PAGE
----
"DmC retains the combat that made the series popular but, in stark contrast to the previous release, embellishes it with confidence, audacity and newfound visual majesty. The series creator moved on ages ago to reach greater heights; maybe it was time the series itself did, too."
Look, I'm not gonna pussyfoot around the subject here. DmC is easy. It's very easy. I'm not even close to a series fanatic and I made it through the game's first half without so much as using a healing item, and even once I started dying, I was still blazing through missions with SS ranks. DmC has the usual string of difficulty settings (up to and including Hell or Hell, in which Dante dies in one hit), but if you care enough to unlock them in the first place, you'll likely have more than refined the necessary skills along the way. Frankly, the game's toughest battle (against a news anchor who's clearly meant to resemble Bill O'Reilly and claims to be "just doin' God's work") isn't even challenging for a good reason – the fight is so visually busy that it's difficult to tell what's going on, what you're supposed to be attacking, what you're supposed to be avoiding. I know a lot of heat has been thrown in DmC's direction since the reboot was first revealed, and if your biggest concern was that Ninja Theory would tone it down for more casual audiences, your fears weren't unfounded.
From the perspective of someone who rarely replays games and doesn't particularly like to be frustrated anyway, I don't really mind. And after Devil May Cry 4, I'd much prefer an easy game that was made by people who actually care. Dante's reimagining was predictably met with disdain by longtime fans, but the last time we saw him, he was relegated quite nearly to supporting character status in his own game. And Capcom couldn't even be bothered to hook him up with his own unique set of missions, instead forcing him to traipse backwards through the levels previously scoured by Nero (who himself was essentially a younger Dante with a demonic grabby hand). DmC – that's DmC: Devil May Cry, in case you were wondering – retains the combat that made the series popular but, in stark contrast to the previous release, embellishes it with confidence, audacity and newfound visual majesty. The series creator moved on ages ago to reach greater heights; maybe it was time the series itself did, too.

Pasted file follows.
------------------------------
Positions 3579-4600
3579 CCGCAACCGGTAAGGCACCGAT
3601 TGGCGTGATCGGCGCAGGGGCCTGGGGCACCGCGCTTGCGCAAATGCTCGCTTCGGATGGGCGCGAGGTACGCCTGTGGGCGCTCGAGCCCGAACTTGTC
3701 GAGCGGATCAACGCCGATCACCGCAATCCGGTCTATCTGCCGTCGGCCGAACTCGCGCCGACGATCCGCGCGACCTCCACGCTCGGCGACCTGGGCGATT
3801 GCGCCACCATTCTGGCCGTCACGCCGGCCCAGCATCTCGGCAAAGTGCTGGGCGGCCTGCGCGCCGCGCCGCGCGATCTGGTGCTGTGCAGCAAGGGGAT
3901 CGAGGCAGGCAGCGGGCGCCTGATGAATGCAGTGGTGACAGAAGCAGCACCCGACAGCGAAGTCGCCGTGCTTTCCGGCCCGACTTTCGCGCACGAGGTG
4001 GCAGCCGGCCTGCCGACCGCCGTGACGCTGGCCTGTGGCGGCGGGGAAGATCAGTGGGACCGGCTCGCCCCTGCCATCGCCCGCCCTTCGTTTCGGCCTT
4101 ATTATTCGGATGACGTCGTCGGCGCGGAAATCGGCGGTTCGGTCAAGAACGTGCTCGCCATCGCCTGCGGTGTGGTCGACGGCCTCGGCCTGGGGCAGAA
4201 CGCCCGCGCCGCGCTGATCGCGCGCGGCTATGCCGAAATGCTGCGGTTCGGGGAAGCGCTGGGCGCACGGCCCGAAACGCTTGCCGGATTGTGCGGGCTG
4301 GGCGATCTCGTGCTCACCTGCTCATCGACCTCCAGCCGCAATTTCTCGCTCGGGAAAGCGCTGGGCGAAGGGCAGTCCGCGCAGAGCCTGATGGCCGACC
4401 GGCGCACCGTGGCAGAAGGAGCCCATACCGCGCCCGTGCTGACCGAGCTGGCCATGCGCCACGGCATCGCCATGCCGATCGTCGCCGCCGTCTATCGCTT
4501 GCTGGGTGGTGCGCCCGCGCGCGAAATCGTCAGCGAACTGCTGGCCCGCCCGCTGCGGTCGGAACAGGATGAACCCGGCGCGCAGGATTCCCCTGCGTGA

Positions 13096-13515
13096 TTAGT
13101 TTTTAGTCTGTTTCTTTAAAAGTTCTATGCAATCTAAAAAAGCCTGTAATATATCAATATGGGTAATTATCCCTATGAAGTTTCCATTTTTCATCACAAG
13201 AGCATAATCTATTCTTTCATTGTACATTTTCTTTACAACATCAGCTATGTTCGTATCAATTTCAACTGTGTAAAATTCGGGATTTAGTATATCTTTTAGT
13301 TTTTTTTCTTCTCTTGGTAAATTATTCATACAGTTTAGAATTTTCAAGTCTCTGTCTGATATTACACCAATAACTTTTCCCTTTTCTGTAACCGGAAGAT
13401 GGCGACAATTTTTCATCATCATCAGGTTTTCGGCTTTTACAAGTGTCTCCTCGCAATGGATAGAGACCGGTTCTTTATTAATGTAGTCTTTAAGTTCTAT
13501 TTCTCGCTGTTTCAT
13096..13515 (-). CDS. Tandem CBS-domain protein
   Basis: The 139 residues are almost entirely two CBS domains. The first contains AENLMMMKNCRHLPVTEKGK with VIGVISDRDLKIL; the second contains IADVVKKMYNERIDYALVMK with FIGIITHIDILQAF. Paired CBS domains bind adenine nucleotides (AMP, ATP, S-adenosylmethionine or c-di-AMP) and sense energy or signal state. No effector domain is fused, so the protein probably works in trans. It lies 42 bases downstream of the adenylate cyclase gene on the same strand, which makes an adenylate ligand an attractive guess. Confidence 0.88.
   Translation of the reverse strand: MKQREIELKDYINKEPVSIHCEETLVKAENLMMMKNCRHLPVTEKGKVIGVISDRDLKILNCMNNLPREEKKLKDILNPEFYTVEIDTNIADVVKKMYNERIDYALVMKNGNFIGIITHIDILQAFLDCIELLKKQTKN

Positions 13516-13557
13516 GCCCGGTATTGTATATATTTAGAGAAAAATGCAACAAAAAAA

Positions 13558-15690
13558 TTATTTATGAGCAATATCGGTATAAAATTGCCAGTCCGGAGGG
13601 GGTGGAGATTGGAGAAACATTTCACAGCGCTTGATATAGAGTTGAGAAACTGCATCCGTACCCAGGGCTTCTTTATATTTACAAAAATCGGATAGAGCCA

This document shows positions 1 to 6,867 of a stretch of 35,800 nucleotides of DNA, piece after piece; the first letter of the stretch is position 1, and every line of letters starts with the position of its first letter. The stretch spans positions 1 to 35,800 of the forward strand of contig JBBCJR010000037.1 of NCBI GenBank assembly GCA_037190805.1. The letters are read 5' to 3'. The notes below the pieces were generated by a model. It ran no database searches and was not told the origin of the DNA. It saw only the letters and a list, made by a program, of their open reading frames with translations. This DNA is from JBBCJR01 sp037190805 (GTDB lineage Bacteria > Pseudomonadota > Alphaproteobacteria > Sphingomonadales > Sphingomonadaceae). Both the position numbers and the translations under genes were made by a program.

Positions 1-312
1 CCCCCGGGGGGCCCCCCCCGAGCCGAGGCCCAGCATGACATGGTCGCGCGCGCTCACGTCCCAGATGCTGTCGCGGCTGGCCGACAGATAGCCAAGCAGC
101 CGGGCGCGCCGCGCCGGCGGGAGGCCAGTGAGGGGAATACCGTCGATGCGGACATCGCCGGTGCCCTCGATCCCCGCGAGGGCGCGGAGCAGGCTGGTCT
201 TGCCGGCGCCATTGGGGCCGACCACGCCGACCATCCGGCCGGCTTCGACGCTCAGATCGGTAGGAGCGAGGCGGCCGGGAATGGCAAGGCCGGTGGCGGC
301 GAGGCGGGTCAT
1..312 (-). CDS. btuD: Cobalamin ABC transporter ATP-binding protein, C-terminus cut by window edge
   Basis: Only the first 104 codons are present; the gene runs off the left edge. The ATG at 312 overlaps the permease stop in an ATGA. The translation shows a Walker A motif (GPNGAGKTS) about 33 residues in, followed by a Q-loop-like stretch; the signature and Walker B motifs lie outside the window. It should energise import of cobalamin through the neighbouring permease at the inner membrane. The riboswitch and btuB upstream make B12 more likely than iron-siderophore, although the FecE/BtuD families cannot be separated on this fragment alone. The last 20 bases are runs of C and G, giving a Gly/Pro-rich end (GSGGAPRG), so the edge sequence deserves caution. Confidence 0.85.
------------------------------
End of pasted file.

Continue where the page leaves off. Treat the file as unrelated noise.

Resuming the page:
If you enjoyed this DmC: Devil May Cry review, you're encouraged to discuss it with the author and with other members of the site's community. If you don't already have an HonestGamers account, you can sign up for one in a snap. Thank you for reading!